After the University of Tennessee Opera Theatre staged their last three productions in UT’s Carousel Theatre, one might have assumed that the performance intimacy, the conveniences of campus, and the substantially lower costs had made the choice a logical—perhaps even permanent—one. Not so, apparently. The opera company makes a return to Gay Street and the Bijou Theatre this weekend for a four-performance run of Gioachino Rossini’s tunefully appealing and immensely popular comedy The Barber of Seville.
Despite the higher production costs, the lure of the traditional theater environment that the Bijou offers is a strong one. “The decision to return to the Bijou is entirely for the sake of the student experience with a real proscenium theater,” says UT Opera Theatre director James Marvel. “The decision to do our shows in the Carousel is entirely out of financial necessity.”
While those issues of financial necessity are certainly not abstract ones for opera companies, Marvel admits a particular connection with this Barber. “Commerce and the exchange of money is a major preoccupation in this opera,” he explains. “Figaro mentions the money he makes constantly throughout Act I, scene 1, and I feature this concept in my staging.”
Not necessarily surprising in The Barber of Seville, Marvel has made hair a visual device for the production and carried it to what may be comical extremes. “One of the features in this production will be the wigs that are designed by Jason and Susan Herrera. There will be 12 mannequin heads with wigs floating above the stage, and a variety of outrageous wigs will be featured prominently.”
In usual UTOT fashion, casting is split over the four performances. The role of Count Almaviva will be sung by tenors Todd Barnhill and Marshall Rollings, the role of Rosina by mezzo-sopranos Lauren Lyles and Dallas Norton, and the role of Dr. Bartolo by Kevin Doherty and Aaron Dunn. Figaro will be sung by Mattia D’Affuso and Ryan Olson.
The UT Opera Orchestra will be conducted by Kevin Class.
Without doubt, the Bijou Theatre is one of Knoxville’s true acoustic gems—and the Knoxville Choral Society proved last Saturday that the 105-year old venue sparkles for large-scale choral music as well as for opera, orchestral music, and all the other genres of performance that tread upon that stage. The KCS offered up a concert of two major Baroque choral works, J.S. Bach’s Magnificat and the ubiquitous, but always appreciated Part I (Christmas portion) of Handel’s Messiah. With the 130-voice chorus and 22-member chamber orchestra, the Bijou’s stage was probably as full as it has ever been.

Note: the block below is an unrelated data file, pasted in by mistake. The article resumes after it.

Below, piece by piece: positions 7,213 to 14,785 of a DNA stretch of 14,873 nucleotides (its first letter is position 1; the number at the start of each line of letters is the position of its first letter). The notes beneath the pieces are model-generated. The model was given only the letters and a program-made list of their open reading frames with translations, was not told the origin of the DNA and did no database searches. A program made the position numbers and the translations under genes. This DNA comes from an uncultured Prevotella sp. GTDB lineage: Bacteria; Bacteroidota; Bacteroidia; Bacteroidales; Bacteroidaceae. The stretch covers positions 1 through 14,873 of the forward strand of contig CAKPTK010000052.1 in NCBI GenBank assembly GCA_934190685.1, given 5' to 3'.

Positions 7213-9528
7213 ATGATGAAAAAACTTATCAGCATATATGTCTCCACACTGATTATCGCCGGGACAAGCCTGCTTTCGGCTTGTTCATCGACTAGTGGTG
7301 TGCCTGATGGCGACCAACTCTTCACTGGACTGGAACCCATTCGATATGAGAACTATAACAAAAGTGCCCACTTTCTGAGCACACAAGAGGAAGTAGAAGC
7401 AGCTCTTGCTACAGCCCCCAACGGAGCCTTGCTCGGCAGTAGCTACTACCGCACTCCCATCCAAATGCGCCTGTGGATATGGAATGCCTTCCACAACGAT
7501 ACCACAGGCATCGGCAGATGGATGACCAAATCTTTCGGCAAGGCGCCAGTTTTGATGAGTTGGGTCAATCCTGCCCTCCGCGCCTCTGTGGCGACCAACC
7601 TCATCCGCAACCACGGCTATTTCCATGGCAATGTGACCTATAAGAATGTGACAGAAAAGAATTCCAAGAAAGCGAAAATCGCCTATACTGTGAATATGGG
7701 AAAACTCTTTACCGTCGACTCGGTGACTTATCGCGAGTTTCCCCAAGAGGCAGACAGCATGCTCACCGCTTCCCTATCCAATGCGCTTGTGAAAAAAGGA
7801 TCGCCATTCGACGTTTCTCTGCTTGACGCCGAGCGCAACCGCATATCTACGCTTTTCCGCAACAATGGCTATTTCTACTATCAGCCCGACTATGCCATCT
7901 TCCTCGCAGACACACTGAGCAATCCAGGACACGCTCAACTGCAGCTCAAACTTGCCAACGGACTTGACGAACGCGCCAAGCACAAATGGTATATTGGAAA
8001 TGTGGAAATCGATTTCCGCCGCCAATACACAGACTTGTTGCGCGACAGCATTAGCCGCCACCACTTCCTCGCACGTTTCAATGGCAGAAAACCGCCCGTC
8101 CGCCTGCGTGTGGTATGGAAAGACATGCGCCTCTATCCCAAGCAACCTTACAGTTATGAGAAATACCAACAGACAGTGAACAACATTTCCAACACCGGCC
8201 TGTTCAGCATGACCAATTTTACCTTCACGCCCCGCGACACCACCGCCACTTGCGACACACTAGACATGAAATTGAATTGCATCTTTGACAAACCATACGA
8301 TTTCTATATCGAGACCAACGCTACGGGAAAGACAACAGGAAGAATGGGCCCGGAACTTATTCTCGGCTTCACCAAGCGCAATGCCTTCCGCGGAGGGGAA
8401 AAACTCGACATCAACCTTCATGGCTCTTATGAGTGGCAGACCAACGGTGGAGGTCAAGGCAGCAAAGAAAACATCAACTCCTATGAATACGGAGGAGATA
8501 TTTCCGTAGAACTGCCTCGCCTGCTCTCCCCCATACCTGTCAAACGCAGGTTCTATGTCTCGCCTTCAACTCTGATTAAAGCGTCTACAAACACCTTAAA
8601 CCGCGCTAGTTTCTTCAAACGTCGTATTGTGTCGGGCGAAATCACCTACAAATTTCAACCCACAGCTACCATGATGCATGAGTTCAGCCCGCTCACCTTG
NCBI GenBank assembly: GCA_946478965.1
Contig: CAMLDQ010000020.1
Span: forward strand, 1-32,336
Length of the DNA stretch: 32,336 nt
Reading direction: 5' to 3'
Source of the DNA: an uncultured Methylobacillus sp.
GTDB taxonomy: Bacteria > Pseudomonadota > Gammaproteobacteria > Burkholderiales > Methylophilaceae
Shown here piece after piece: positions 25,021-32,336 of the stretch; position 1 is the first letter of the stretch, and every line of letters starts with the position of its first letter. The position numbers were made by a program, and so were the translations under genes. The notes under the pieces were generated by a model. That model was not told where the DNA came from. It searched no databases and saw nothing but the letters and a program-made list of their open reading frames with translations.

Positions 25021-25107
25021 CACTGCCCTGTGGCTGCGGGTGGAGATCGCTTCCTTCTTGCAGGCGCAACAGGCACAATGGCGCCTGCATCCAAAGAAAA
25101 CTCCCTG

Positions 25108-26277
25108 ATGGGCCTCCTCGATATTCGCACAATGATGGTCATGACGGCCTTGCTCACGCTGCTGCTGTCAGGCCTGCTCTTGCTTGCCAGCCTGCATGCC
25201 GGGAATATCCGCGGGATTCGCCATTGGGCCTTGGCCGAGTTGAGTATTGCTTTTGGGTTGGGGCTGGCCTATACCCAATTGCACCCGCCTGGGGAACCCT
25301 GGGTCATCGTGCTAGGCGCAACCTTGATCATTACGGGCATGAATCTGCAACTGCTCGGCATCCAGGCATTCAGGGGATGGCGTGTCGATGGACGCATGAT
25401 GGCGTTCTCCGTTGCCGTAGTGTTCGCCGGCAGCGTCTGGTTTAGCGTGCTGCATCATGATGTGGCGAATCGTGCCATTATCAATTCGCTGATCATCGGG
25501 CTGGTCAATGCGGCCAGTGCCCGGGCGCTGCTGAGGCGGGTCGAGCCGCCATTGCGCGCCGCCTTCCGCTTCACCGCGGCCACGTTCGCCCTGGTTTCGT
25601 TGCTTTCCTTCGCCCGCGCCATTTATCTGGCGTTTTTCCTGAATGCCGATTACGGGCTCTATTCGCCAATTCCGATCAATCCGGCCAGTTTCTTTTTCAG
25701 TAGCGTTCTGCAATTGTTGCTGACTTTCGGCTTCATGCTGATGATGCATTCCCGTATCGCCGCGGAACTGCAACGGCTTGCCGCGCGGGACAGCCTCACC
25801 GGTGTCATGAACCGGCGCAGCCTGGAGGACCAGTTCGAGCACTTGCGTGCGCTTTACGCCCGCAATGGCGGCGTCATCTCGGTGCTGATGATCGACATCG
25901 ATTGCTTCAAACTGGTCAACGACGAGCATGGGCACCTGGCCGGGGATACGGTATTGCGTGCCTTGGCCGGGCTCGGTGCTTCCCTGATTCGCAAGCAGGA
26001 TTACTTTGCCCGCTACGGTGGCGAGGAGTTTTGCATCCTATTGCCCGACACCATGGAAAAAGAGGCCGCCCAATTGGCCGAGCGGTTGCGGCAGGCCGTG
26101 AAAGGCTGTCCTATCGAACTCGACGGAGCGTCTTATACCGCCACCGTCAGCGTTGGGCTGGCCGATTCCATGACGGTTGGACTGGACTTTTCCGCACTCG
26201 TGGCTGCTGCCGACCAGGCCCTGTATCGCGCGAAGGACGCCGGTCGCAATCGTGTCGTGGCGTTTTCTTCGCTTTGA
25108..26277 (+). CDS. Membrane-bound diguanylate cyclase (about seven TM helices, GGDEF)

In these performances, the KCS, under conductor/artistic director Eric Thorson, did what it has historically done so well: large ensemble works, exquisitely prepared and performed with crisp diction. Clearly, the joy, if not passion, for choral singing is the prime motivator for this diverse membership organization, and a laudable one. However, by drawing soloists from the ranks of the society for these major works instead of engaging solo specialists, the KCS has perhaps forgotten that the joy for the audience is equally important.
The Magnificat, like many of the other large Bach choral works, is tackled in Knoxville only occasionally, making this performance all the more significant for lovers of the Baroque. As Thorson stated in his program notes, Bach requires a “lightness of sound” which he approached through careful dynamics and crisp entrances and cutoffs. But, the tempos overall felt far too slow for the work, even plodding at times, lessening any sense of lightness and contrapuntal complexity. Notable highlights in the Bach were the tenor aria “Deposuit potentes” with Nathan Martin, the bass aria “Quia fecit” with David Glover, and the two final choruses “Sicut locutus est” and the “Gloria patri.”
The Messiah performance was a success of choral diction, with every word reaching cleanly to every seat in the Bijou—notably “And he shall purify,” “For unto us a child is born,” and “Glory to God in the highest.” Again, tenor Nathan Martin was standout in “Comfort ye my people,” as was soprano Jennifer Bruce in “Rejoice greatly, O daughter of Zion” and David Glover in “But who may abide.”
Although Part I of Messiah ends with the chorus “His yoke is easy,” it’s practically essential to conclude, as the KCS did for an upbeat ending, with the familiar “Hallelujah Chorus” from Part II. And, it was an excuse to hear the gorgeous trumpet work by Chase Hawkins, the KSO’s new principal trumpet.